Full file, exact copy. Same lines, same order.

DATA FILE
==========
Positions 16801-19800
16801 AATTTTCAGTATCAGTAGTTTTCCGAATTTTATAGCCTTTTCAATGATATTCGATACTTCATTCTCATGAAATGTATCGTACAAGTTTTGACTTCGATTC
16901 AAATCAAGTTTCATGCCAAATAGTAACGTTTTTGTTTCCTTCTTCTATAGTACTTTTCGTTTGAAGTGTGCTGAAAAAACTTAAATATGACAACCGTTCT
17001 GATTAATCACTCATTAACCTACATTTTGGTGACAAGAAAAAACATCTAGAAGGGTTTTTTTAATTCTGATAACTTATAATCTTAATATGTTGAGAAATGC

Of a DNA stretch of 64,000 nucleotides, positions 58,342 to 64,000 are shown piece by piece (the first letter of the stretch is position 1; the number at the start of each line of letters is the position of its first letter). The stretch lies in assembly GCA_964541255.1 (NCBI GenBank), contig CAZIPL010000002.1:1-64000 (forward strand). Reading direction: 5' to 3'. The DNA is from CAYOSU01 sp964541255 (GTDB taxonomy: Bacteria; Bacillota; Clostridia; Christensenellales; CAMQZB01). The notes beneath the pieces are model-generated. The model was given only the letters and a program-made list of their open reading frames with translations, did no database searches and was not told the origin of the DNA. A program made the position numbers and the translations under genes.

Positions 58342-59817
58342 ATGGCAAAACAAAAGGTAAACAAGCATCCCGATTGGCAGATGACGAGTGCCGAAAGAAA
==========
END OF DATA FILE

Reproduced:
Positions 16801-19800
16801 AATTTTCAGTATCAGTAGTTTTCCGAATTTTATAGCCTTTTCAATGATATTCGATACTTCATTCTCATGAAATGTATCGTACAAGTTTTGACTTCGATTC
16901 AAATCAAGTTTCATGCCAAATAGTAACGTTTTTGTTTCCTTCTTCTATAGTACTTTTCGTTTGAAGTGTGCTGAAAAAACTTAAATATGACAACCGTTCT
17001 GATTAATCACTCATTAACCTACATTTTGGTGACAAGAAAAAACATCTAGAAGGGTTTTTTTAATTCTGATAACTTATAATCTTAATATGTTGAGAAATGC

Of a DNA stretch of 64,000 nucleotides, positions 58,342 to 64,000 are shown piece by piece (the first letter of the stretch is position 1; the number at the start of each line of letters is the position of its first letter). The stretch lies in assembly GCA_964541255.1 (NCBI GenBank), contig CAZIPL010000002.1:1-64000 (forward strand). Reading direction: 5' to 3'. The DNA is from CAYOSU01 sp964541255 (GTDB taxonomy: Bacteria; Bacillota; Clostridia; Christensenellales; CAMQZB01). The notes beneath the pieces are model-generated. The model was given only the letters and a program-made list of their open reading frames with translations, did no database searches and was not told the origin of the DNA. A program made the position numbers and the translations under genes.

Positions 58342-59817
58342 ATGGCAAAACAAAAGGTAAACAAGCATCCCGATTGGCAGATGACGAGTGCCGAAAGAAA